It was a pleasure to speak at the British Neurotoxin Network conference this week, a meeting for specialists in dystonia who use botulinum toxin as a form of treatment. Held at Keble College in Oxford, the surroundings were perfect for meeting, discussion and the sharing of ideas.
Before dining in the magnificent hall, the audience was entertained by a talk from Dr. Marion on facial expressions, referring to Duchenne, Darwin and the work of Paul Ekman. Much of our communication relies on body language with facial expression revealing much about the emotional state. This is useful to communicate effectively, to demonstrate empathy and to determine threat—i.e. an angry face. Equally, a loss of facial expression due to cosmetic Botox treatment or facial paralysis affects one’s ability to show genuine emotion. A lesser known feature is that we can change our expression to alter our emotion. A simple technique to improve one’s mood is to grip a pencil between your teeth thereby forcing a smile. The feedback from the face to the brain persuades it it sense something good and hence our mood alters.
The focus of my talk was upon the reconceptualisation of pain, looking at whether this process can be considered as a way to progress the rehabilitation of dystonia. The slow move away from a biomedical model to the comprehensive biopsychosocial model has changed both the way we think about and tackle the problem of pain. Understanding that pain is multidimensional (physical, cognitive and emotional) means that there are a number of considerations that are unique to the patient. This makes it key to address the person as much as the condition.
In addition to the tissue based therapies that play role in the treatment of chronic pain, the modern brain based techniques are becoming increasingly recognised as part of a comprehensive programme. Discussing these therapies for pain in the light of what we know about the underlying mechanisms, it has been apparent that they could apply in dystonia and other movement disorders. The cortical reorganisation that we understand in both pain and dystonia is an important focus of a training programme. Graded motor imagery, tactile discrimination training and other brain targeted strategies not only seek to ‘re-organise’ but also to desensitise. Pain is all about a perceived threat by the brain, so any change or learning that reduces the threat can change pain and also movement.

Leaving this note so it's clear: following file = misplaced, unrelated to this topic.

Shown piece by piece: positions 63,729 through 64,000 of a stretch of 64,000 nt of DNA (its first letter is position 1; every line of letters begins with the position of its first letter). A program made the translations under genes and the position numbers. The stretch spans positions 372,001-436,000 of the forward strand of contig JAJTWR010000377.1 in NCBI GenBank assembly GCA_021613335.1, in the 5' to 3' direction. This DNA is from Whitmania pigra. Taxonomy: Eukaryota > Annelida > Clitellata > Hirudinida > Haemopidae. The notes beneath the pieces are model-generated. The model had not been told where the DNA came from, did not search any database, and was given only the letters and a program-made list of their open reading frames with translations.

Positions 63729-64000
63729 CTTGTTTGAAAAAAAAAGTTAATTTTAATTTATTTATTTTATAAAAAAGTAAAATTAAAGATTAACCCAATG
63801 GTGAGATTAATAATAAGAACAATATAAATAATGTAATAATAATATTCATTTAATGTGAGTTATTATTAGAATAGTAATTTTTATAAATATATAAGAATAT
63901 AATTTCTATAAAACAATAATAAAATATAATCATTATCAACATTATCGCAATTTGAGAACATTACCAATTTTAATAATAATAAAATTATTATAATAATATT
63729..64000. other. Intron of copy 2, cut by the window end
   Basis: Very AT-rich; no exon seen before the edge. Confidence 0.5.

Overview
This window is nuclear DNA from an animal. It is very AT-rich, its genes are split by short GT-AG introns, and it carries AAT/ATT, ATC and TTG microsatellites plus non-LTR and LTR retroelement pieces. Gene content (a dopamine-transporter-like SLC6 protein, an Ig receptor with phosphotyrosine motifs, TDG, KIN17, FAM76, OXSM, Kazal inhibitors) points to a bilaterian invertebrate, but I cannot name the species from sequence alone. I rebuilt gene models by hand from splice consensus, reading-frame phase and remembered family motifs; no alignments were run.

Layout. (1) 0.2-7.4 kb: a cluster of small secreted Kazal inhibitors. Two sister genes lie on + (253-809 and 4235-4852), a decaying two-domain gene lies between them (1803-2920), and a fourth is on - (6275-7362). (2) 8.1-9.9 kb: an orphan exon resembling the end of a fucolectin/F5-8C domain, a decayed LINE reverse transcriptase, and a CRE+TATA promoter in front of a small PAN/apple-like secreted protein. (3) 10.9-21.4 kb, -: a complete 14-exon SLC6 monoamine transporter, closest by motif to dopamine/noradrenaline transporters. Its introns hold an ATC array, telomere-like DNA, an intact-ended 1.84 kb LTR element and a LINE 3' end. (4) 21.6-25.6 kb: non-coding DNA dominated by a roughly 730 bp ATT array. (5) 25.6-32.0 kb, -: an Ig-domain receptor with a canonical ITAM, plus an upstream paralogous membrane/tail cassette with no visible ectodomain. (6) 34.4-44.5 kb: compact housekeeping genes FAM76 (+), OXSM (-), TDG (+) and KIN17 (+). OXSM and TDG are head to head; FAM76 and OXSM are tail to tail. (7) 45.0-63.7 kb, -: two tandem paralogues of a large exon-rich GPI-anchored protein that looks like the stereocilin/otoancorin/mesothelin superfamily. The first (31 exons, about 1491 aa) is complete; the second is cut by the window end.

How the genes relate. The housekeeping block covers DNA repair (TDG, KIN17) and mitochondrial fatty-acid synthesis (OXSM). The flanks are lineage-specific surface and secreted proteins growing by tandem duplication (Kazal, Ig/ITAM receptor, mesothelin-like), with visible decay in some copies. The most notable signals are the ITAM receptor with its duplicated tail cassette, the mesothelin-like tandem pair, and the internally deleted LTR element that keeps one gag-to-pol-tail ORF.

With movement being an expression of who we are, how we are feeling, what we are doing and what we intend to do (we may not realise this fully), when we have difficulty because of pain or a lack of voluntary control, this impacts upon the way we feel. Our movement and posturing interface with the World, so reflect the situation that we are in as much as how we feel about that situation. The bidirectional nature of this interface offers different ways of changing our emotional state and retraining normal movement.
The science based talks focused upon genes (Dr Sean O’Riordan, Consultant Neurologist), cortical reorganisation, the effects of vibration (Dr Richard Grunewald) and deep brain stimulation (Mr Alex Green, Neurosurgeon), all of which are ‘neuroimmune’ lines of thought. Tying this basic science with what we can do therapeutically is a key way in which we can seek to move forward and cultivate new ideas. Clearly we need further research to look at all of these paradigms and develop our knowledge but we are in an excellent position to use some of the existing pain therapies that target the central nervous system to improve body sense and motor control via sensorimotor congruence.
Thanks to Dr Marion and Mondale Events for a great two days.